Appalachian Trail Histories


"Gay Group Wants Bias Angle Known"
Daily News-Record (Harrisonburg, VA) - June 17, 1996
By RICHARD PRIOR News-Record Staff Writer

A homosexual advocacy group is not looking for "special treatment" in the investigation of two slain women hikers, but wants to make sure the public is aware that anti-lesbian bias may have motivated the killer, a spokesman said Wednesday.

The National Gay and Lesbian Task Force in Washington, D.C., has gotten no response to a letter sent Friday to Attorney General Janet Reno, asking her to consider that the deaths of Lollie Winans and Julianne Williams may have been hate crimes, task force spokesman Tracey Conaty said Wednesday.

Searchers found the bodies of Winans and Williams, who were hiking together, June 1 near the Appalachian Trail in Shenandoah National Park. Both women's throats had been cut.

"We're not asking for any special treatment, but if the motivation is bias, we do want that revealed; we don't want that aspect ignored," Conaty said.

The organization was spurred to send the letter after reading statements in the media that anti-lesbian bias might have initially been ruled out.

"If that's the case, we want to know why," Conaty said. "We're not saying it was (a hate crime). We just have the responsibility to make sure that possibility's not ignored."

An FBI agent said Wednesday that investigators have "ruled out no motive" in the case.

According to The Associated Press, a Presbyterian minister in Burlington, Vt., identified Winans and Williams as lesbians. The Rev. Rebecca Strader, whose congregation reportedly welcomes homosexuals, was quoted in The Washington Blade, a newspaper that serves the gay and lesbian community.

Strader has an unlisted telephone number and has been unavailable for comment.

The women met through an outdoors organization and arranged their hiking trip several weeks ago.

"One of the important reasons for getting these crimes designated accurately is that we need to know the extent that they're happening," Conaty said. "People need to know the risk is out there.

"When they don't get talked about honestly, people are misled into believing they're not a problem."

At least one of the mothers of the latest victims learned of her daughter's lesbian lifestyle only after her death, news reports indicated.

Anti-lesbian bias has been blamed for at least one other killing along the Appalachian Trail, the AP has reported. Claudia Brenner reportedly survived five shots, but her companion, Rebecca Wight, died in a hail of gunfire in 1988 near Gettysburg, Pa. They were shot after reportedly performing a lesbian sex act alongside a stream.

They were shot several times by a man who observed the act. He is is now serving a life sentence for the attack. He reportedly lived in a cave near the scene of the shooting.

This court document reveals the unpublished opinions of Darrell David Rice's criminal history towards women. This case regards a woman named Yvonne Malbasha, who was cycling through the park in 1997. Rice tried to force her into his truck, and when she escaped he tried to strike her with his vehicle. Rice was found guilty of this case and felt he needed to "aggravate her".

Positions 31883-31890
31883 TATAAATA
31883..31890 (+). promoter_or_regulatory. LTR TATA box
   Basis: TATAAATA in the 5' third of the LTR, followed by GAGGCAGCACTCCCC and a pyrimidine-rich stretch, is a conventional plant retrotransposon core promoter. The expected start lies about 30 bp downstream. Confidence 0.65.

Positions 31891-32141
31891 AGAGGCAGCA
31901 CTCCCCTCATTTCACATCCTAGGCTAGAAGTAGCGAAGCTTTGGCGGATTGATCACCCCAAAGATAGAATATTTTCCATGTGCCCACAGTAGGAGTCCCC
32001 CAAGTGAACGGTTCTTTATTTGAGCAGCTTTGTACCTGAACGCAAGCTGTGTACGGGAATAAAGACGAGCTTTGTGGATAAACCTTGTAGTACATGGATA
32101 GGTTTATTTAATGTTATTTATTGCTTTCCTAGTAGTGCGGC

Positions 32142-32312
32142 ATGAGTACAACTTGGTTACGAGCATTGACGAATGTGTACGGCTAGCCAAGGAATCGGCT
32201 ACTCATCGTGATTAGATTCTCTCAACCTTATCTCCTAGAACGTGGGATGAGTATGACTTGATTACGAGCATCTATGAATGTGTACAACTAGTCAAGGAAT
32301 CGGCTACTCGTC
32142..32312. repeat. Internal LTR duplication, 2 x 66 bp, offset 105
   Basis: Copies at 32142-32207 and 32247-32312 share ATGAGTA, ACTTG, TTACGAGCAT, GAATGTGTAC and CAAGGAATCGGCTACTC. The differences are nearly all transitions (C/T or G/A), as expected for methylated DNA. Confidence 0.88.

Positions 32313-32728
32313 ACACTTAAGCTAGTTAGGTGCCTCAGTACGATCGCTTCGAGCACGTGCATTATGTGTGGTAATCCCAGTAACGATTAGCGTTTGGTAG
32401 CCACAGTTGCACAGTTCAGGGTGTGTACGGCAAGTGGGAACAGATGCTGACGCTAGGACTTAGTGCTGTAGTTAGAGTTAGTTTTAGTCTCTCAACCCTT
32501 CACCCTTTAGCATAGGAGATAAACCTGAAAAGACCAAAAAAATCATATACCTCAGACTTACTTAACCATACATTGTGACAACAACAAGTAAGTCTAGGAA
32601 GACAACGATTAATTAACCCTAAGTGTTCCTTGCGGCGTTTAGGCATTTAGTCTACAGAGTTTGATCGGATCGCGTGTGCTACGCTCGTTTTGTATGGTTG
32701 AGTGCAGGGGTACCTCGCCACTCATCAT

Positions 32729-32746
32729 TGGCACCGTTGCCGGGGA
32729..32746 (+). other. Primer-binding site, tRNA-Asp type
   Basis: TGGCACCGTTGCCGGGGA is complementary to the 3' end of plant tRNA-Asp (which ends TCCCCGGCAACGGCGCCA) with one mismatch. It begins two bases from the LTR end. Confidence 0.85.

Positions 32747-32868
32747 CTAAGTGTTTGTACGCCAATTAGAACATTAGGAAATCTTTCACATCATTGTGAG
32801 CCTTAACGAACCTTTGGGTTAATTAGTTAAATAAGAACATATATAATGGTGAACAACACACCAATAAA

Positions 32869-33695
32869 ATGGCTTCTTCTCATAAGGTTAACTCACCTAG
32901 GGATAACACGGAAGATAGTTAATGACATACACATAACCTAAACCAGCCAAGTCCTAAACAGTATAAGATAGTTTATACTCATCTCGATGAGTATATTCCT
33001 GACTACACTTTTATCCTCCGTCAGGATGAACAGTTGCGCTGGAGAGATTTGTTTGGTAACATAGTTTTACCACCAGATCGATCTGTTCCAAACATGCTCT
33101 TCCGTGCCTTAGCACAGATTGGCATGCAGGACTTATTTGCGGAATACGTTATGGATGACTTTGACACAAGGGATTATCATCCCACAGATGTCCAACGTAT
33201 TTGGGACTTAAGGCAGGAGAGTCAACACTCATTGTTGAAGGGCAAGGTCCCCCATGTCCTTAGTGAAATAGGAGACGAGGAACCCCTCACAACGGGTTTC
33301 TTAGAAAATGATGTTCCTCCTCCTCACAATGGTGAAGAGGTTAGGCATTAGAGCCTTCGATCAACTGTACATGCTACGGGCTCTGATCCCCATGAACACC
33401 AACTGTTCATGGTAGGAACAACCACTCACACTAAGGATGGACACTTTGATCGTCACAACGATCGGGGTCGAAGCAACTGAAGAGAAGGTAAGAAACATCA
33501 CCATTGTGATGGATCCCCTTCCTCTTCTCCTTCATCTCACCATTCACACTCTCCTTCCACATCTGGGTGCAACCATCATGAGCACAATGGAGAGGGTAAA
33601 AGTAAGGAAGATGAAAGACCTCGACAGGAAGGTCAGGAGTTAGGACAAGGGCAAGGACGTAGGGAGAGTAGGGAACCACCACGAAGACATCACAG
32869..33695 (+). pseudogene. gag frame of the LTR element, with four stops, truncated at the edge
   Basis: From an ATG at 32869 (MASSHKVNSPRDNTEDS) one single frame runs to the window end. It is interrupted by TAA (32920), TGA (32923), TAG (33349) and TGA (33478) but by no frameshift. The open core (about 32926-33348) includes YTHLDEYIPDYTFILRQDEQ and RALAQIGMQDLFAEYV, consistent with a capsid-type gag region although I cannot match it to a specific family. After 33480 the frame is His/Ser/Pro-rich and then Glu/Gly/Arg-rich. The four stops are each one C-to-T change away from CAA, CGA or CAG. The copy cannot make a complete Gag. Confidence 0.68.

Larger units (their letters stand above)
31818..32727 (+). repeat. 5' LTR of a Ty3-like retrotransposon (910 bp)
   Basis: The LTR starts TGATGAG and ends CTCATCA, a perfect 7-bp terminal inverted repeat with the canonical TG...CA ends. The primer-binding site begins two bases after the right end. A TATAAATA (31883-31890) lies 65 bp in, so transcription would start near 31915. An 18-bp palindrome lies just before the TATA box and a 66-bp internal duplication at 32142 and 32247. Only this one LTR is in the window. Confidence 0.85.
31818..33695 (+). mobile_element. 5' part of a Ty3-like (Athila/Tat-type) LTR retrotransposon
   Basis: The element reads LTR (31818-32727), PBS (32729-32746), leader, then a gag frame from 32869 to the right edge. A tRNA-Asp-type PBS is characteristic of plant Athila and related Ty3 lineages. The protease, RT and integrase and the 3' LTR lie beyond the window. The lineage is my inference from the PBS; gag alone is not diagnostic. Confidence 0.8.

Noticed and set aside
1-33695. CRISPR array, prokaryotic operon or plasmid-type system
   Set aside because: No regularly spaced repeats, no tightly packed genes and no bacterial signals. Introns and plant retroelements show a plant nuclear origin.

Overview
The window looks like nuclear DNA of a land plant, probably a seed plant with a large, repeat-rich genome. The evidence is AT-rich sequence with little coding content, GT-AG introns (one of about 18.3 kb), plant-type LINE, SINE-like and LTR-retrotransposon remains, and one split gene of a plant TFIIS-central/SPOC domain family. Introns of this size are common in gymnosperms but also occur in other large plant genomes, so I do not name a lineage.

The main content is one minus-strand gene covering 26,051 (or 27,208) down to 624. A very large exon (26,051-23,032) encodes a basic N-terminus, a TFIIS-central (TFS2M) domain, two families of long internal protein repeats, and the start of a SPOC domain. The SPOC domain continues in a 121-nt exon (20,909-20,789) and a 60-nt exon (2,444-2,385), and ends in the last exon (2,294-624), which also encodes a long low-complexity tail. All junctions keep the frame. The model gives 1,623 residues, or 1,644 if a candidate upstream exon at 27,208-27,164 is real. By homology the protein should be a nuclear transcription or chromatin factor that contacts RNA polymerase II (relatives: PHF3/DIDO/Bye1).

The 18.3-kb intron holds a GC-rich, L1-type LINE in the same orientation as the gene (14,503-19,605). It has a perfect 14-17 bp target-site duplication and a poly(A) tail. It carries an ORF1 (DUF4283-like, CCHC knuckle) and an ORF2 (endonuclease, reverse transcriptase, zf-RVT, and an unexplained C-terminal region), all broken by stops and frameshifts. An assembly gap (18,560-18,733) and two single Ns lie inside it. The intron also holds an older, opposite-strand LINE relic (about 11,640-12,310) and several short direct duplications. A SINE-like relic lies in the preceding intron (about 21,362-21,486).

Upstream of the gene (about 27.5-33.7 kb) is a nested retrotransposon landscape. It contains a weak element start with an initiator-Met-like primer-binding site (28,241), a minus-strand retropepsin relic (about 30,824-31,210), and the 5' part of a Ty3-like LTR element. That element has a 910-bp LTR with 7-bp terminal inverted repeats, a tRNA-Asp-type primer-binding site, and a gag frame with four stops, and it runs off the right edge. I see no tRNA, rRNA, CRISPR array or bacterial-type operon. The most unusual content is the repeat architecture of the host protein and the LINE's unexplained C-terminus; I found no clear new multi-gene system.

Collection: Legislation
US Court of Appeals Darrell David Rice Appeal in 2001.pdf

The average for black bear population as of 2013. Since then, the population has been increasing quite rapidly. Expect these numbers to have increased.


2012 report of the Outdoor Recreation industry.


Basic Map of Baxter State Park Trails

Collection: Iconic Locations

Open letter written on 11/19/2014. Includes thru-hiker data and map of AT in BSP.

AT Ron Tipton Wendy Janssen letter 11 19 2014 scanned.pdf

Ricks is is an Appalachian storyteller.

Ray Hicks.jpg

Originating from South America, this invasive aquatic plant often ends up in freshwater locations because of its wide use in aquariums. It gives refuge to mosquito larvae and it can damage boats since it grows densely. Boats can be damaged by having their propellers tangled in this thick weed.


The Water Chestnut is an invasive plant that is native to Africa, Asia, and Europe. It arrived in the United States during the 19th Century, originally as a decorative plant. It grows in large "blankets" in freshwater and it can deplete the water's oxygen levels. The blankets also take up the space that other aquatic plants need to grow. Its seeds are sharp, and it is painful to step on them.

Notice that this image shows two dangers that this plant presents: the spines on its fruits can be seen clearly, and it is also evident that this plant has no trouble with growing into thick sheets.

Water Chestnut.jpg

This invasive plant has been introduced to many areas of the Mid-Atlantic and the Southeast. It is covered with fine "hairs" that create a fire-like pain on contact. While these hairs may look soft, clear, and harmless, do not be fooled: they are the bane of hikers on the trail. This is evidenced by "AT-AT Walker's" 2016 online journal entry in which he mentioned that they grow in patches so thick, whole stretches can be covered by it. The plant was originally found in the Western United States, but it can now be found in the Appalachian Trail area. This plant is a threat not only because of its stingers, but the thick bunches it grows in can also use up space and sunlight that native, less harmful plants need.